Life Changing Question: Who Should We Hang Out With?

Gentle Parenting Hanging Out Socialising with Non Gentle Parents

This feels like the first life changing question my gut instinct doesn’t help me answer. Is it beneficial to hang around with other people who are not gentle in parenting or teaching style? Will exposing my 3 young children to, in my opinion, unhealthy emotional or physical situations cause any harm? On the flip side, would avoiding exposure to different types of people cause any harm? These questions will be looked at in the following blog post.

Benefits to Different Parenting Styles

As with every social interaction in life, differences make the world a significantly better place to live in. One reason I don’t like the idea of putting my children in school is due to the discrimination of classes all being of the same age range. With our decision to homeschool, I knew there would be a wealth of expriences and knowledge our children could learn from other age groups too. This form of learning will be unique in comparison to schooled children.

Having exposure to the opposite end of the parenting spectrum, the authoriation style, is likely to help children have empathy towards others. Witnessing another child being smacked or controlled may be the only experience your children have that people can be hurt or manipulated by loved ones. This could help them treat friends with understanding, as well as feel grateful for their own upbringing.

Impact On Children of Witnessing Different Parenting Styles

As can be seen above, there could be a number of benefits to having a varied social network. However, on finally taking the 3 kids out alone into the social world, I became increasingly worried about the effects of some of the families and groups of people we were meeting.

The trigger for feeling this anxiety, and therefore the whole basis of this blog post was that another mother complimented my son’s toy as ‘by far the best one’ out of my 3 children’s equivalent items. All 3 children were engaged in that particular conversation. My other 2 children no longer play with either of their toys, having had a love for them before. It made me worried about all sorts of impacts, such as sibling rivalry, if similar comments were made towards my son frequently.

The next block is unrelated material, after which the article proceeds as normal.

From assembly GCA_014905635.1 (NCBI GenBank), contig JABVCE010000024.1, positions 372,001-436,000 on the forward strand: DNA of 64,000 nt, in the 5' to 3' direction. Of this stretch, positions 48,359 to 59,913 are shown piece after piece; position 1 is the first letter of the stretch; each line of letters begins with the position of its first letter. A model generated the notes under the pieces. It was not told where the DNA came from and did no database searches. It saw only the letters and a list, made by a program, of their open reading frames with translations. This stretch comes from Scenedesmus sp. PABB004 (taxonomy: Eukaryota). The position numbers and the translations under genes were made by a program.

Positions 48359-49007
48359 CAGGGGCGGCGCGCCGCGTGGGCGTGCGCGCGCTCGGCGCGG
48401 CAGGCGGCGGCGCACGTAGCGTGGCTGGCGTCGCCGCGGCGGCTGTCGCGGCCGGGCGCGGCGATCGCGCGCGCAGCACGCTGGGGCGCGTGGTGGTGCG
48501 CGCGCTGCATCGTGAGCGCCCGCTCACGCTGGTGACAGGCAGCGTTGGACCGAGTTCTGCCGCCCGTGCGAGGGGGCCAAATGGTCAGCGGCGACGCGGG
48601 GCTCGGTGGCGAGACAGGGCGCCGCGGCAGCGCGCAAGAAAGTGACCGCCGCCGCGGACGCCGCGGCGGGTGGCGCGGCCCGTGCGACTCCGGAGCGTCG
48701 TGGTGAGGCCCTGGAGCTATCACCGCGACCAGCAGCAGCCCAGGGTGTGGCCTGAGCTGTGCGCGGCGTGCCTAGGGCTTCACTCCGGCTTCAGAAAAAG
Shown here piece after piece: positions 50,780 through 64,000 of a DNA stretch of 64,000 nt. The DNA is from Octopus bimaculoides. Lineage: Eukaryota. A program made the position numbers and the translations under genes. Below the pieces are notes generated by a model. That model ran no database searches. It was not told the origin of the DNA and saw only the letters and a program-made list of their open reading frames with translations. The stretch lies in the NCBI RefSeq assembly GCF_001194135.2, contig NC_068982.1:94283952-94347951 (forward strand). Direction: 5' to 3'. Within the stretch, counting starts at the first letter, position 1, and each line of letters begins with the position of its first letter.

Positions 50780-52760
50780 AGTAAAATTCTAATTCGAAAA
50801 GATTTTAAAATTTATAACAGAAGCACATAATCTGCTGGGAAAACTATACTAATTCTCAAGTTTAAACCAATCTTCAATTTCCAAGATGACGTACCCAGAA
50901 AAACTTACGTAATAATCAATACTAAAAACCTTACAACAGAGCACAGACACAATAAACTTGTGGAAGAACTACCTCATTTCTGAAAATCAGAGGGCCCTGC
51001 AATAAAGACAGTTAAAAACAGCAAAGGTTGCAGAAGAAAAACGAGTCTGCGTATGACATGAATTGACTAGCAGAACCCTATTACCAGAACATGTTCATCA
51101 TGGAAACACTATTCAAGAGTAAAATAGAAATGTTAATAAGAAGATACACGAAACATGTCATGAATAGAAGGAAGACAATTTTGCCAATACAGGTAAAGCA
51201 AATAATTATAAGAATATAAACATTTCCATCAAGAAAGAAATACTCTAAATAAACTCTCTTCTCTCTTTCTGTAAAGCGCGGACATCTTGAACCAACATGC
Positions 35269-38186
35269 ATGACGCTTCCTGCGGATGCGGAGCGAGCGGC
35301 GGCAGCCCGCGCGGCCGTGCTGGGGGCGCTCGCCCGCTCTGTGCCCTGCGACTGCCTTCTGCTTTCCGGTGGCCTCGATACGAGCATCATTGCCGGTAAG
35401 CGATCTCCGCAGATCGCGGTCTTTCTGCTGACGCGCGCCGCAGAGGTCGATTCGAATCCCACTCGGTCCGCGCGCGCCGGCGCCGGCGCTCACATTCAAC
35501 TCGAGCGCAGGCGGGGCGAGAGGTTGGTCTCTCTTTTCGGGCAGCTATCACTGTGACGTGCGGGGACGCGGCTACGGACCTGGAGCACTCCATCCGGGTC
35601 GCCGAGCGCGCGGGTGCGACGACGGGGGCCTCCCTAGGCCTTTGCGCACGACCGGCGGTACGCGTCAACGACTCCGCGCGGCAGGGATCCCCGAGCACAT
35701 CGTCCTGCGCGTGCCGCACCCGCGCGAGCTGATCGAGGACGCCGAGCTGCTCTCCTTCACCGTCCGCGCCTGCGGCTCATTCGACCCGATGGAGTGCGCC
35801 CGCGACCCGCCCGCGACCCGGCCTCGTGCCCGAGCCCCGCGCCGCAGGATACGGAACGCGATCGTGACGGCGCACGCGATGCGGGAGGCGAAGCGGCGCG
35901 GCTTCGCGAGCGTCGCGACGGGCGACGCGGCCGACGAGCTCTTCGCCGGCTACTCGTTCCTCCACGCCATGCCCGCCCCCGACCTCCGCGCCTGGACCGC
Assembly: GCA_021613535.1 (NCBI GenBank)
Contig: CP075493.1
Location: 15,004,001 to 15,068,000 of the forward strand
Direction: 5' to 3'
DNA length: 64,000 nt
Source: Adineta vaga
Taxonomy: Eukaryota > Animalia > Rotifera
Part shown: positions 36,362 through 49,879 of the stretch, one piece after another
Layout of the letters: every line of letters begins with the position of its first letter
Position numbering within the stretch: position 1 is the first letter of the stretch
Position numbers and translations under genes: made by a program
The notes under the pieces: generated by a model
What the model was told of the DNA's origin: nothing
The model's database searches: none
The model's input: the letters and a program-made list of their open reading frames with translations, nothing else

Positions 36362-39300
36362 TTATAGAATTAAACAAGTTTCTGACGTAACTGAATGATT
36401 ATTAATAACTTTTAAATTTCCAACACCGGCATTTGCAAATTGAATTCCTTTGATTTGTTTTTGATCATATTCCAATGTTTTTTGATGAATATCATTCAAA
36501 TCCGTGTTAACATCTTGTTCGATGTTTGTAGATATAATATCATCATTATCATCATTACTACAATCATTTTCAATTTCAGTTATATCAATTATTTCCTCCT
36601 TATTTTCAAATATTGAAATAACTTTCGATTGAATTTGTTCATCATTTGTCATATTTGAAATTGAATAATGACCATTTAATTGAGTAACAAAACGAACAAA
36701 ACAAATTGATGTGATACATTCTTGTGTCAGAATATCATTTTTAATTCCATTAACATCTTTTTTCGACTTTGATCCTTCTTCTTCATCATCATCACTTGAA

The more I’ve considered this though, the more I realise it’s not the fact of how she’s parenting her children that worries me. I was aware we had differences in our parenting before inviting her to our house, and didn’t find it bothersome. In fact, her different parenting choices helped reinforced my own decisions. The reason this particular instance affected me is because it was someone else’s comment directed at my children.

So where does this leave me? That potentially this family are not suitable friends unless she can keep her personal child preferences to herself? It’s not my place to force someone to say, or not say, certain things. Also, there will be all sorts of people over the years who make comments about preferring one child or one child’s belongings over another. Ultimately, is this scenario that bad to end a possibly great friendship?

Impact On Gentle Parents Being Around Different Parenting Styles

It affected me quite deeply that another parent would discuss their preference towards one of my children in front of all 3. I make great efforts to ensure all 3 of my children feel equally loved. I do this by watching the words I say, not praising any of my children, attempting not to shame my children when they hurt each other, but also enforcing clear boundaries over treatment of their siblings (e.g. not hitting each other).

Frankly, following all of the above parenting strategies is sometimes overwhelming and exhausting. Physically intervening with an angry child can be physically challenging too. Do I put all of this effort in to expose my children to harmful comments that could blow all of my efforts out of the water?

Effects of Avoiding Other Non-Gentle People

Truly, how many gentle parents are around us? Even the ones that are may not follow the same decision to homeschool, or may not understand intrinsic motivation, among many other decisions we make as parents. I can personally vouch for how challenging the isolated life is with toddlers, having done it since the twins were born until they were about 2.5 years old. Therefore my gut instinct tells me it could be detrimental to avoid socialising with other people. Even if our kids weren’t affected by a limited social network, I was feeling lonely in that isolated world.

Through writing this blog post, I have come to realise that us following gentle parenting boundaries will power our children through these sorts of scenarios. If my children felt sad or jealous about the things another person said, then that’s absolutely fine and I can be there to help them deal with those new emotions.

The bottom line for a child is that they do not feel less valued by their parent(s). This means that they aren’t compared to their siblings, and that there’s no obvious parental preference, as well as having a connected relationship to encourage conversations about any doubts or worries. The key part is the parent’s role, not an outsider or friend’s role in their lives.

To put it in context, we have multiple children of similar ages, all of whom are homeschooled. This means over their childhood, they will no doubt be exposed to similar friendships and people. Inevitably some of these people will prefer one child, whilst others will prefer another. The feeling of consistent love and equality of value to their siblings will come from their parents, which will be their rock to carry them through any hurtful comments they may hear.

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